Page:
Split is a very scenic city lying on the eastern shore of the Adriatic Sea. With just under 200,000 residents, this ancient city is the largest on the Dalmatian Coast and Croatia’s second largest city. Its rulers have included the Greeks, Romans and Turks, with each culture leaving its stamp on the city. Split is especially famous for its beaches and Roman ruins, particularly Diocletian’s Palace, which lies in the heart of Split’s Old Town. With so many beautiful attractions in Split, it won’t take long for visitors to figure out why this Croatian city is one of the fastest growing tourist destinations in the Mediterranean.
8. Fruit Square[SEE MAP]
The square of Trg Braće Radić was once home to a bustling fruit market and so received its unofficial name. These days fruit is no longer sold here, but there are several shops and attractions, including the Venetian Castello and tower, both of which were constructed in 1435 to protect the city from local revolts and Turkish raids. The northern side of the square is dominated by the Milesi Palace, one of the best examples of Baroque architecture in Dalmatia. A statue of Marko Marulić, a 15th-century poet, stands in front of the palace. The statue was created by Ivan Meštrović.
7. Marjan Hill[SEE MAP]
Marjan Hill sits in a forest park at the west end of the Split Peninsula. Approximately the size of New York City’s Central Park, Marjan Hill is covered in Mediterranean pine. The park offers wide paved paths just made for strolling or biking. Those who make the climb to the top of Marjan Hill will be rewarded with panoramic views of Split and the Adriatic Sea. On the way to the top, visitors will find a small 13th century church dedicated to St. Nicholas, the fisherman’s saint. Marjan Hill has been a favorite escape from city life for Split residents since the third century.
6. Ivan Mestrovic Gallery[SEE MAP]
Ivan Mestrovic Gallery is an art gallery dedicated to its namesake, a 20th century Croatian sculptor. Ivan Mestrovic, who lived in Split for several years, is considered Croatia’s greatest sculptor. He built a summer villa on Marjan Hill in the 1930s. He later moved to Zagreb and donated his villa and 132 pieces of sculpture to the state government, which turned it into a museum. The museum also contains drawings, paintings, architectural plans and furniture. Mestrovic, who later became a U.S. citizen, has been compared to Michelangelo and Rodin. Like theirs, his work can be found in museums throughout the world.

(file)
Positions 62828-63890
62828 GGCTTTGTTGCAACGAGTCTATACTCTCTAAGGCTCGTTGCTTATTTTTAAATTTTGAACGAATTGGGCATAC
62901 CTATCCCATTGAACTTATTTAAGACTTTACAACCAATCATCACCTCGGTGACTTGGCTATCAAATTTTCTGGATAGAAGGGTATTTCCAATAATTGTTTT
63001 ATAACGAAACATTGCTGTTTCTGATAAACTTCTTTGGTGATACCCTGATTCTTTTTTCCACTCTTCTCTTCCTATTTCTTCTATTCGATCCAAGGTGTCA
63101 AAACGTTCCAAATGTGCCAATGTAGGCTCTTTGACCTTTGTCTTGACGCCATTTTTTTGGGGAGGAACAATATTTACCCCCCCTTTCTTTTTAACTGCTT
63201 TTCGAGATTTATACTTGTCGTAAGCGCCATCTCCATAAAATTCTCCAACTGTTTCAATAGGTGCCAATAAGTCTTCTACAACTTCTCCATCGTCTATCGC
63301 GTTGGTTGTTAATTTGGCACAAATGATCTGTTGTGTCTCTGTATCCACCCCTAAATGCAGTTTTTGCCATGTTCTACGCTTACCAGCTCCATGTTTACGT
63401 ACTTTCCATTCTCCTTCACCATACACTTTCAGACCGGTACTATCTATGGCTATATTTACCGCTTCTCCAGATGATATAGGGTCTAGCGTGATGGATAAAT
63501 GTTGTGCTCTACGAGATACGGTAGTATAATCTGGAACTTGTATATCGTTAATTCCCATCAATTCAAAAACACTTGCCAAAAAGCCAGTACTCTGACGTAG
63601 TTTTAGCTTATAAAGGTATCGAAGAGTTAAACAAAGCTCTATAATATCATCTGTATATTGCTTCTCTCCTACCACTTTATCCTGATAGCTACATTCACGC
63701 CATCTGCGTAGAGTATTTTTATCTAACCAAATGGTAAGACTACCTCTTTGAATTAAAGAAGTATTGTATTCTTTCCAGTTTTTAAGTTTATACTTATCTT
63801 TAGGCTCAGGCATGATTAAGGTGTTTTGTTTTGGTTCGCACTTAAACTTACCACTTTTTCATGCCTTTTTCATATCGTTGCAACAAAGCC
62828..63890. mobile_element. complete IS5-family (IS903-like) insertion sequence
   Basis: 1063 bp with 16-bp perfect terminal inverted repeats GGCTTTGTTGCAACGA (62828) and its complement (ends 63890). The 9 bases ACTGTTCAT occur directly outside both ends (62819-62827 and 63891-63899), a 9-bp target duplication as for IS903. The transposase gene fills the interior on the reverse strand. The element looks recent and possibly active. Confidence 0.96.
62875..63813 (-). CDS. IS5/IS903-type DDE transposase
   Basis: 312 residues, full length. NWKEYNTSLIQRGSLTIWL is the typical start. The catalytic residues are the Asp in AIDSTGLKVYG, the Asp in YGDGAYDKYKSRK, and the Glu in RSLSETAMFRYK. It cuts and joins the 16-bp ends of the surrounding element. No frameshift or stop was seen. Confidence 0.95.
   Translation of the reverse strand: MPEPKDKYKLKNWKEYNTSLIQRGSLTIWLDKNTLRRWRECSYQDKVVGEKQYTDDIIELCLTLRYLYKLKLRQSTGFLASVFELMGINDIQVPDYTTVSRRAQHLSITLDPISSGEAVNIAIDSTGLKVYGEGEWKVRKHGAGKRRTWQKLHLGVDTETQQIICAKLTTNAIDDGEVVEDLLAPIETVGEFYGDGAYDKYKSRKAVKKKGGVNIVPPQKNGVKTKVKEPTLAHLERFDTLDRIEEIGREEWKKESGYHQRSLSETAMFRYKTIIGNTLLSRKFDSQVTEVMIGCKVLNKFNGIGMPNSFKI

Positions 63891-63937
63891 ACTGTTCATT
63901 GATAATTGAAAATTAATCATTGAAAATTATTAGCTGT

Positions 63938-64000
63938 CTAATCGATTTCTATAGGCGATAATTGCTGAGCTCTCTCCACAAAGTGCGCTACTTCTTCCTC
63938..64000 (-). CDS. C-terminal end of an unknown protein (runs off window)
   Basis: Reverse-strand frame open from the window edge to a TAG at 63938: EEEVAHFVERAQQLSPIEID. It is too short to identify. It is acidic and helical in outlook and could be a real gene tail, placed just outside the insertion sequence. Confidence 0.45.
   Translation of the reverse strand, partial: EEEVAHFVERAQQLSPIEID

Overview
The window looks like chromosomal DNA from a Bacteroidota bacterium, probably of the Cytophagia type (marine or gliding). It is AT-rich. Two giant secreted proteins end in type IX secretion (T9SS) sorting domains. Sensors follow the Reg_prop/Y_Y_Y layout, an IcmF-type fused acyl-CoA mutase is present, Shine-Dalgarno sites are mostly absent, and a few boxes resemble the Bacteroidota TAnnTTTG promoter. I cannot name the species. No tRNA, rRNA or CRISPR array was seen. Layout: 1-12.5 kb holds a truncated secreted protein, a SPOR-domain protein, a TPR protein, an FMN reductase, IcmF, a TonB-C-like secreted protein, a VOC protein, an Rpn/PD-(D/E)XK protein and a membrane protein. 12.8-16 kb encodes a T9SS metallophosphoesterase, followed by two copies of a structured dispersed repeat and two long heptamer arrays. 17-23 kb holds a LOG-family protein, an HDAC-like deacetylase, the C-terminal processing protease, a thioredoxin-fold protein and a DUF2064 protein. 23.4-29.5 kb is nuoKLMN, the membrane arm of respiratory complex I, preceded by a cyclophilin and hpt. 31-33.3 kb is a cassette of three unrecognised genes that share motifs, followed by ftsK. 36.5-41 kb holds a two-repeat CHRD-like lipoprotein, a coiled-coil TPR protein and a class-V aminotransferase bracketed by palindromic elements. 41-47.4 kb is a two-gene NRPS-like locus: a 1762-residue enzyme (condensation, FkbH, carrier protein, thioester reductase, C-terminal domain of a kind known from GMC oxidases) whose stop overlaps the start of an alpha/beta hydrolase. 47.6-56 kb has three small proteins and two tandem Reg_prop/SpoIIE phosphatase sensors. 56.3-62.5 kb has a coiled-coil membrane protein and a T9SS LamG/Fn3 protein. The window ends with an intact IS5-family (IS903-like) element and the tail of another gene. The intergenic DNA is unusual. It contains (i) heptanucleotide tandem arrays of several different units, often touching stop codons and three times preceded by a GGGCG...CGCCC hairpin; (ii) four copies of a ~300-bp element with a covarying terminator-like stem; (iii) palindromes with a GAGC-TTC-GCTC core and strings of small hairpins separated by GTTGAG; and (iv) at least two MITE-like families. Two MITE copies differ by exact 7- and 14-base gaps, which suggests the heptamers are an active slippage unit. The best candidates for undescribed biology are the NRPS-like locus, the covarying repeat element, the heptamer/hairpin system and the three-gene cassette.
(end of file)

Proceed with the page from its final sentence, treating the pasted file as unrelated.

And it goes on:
5. Bacvice Beach[SEE MAP]
Bacvice Beach is considered one of the top beaches in Split, though it is packed solid most of the summer. What sets it apart from other beaches around Croatia is that Bacvice is located in Split’s city center. Bacvice is well-known for its sandy beach and clear shallow water. Playing picigin is a popular water activity. Dating back centuries, picigin involves a lot of splashing as players try to keep a small ball in the air as long as possible. With cafes and clubs not too far away, Bacvice is popular for travelers interested in nightlife.
4. Grgur Ninski Statue[SEE MAP]
Grgur Ninski, or Gregory of Nin, was a 10th century medieval bishop who defied the pope in several areas. As an advocate for the Croatian language and culture, he switched from holding masses in Latin, a language people did not understand, to Croatian. Though it strengthened Christianity in Croatia, the move resulted in Grgur Ninski losing his bishopric. His statue can be found north of Diocletian’s Palace in Old Split. One of the most popular tourist attractions in Split, people come here to rub the statue’s toe; doing this is said to bring good luck to the person rubbing it.
3. Riva[SEE MAP]
Riva waterfront is the place to be at sunset, whether travelers are sitting in a small café with a cold drink or on a waterfront bench as they watch the sun slip into the horizon. World travelers say the waterfront promenade is one of the nicest they’ve seen everywhere. It’s neat and clean, and lacks the pushy sales clerks found in souvenir shops on other waterfronts. Riva also is Split’s main public square, so visitors may come across concerts, festivals, religious parades or other events taking place. Palm trees and stately multi-story buildings grace the promenade while mega yachts and tour boats line the harbor.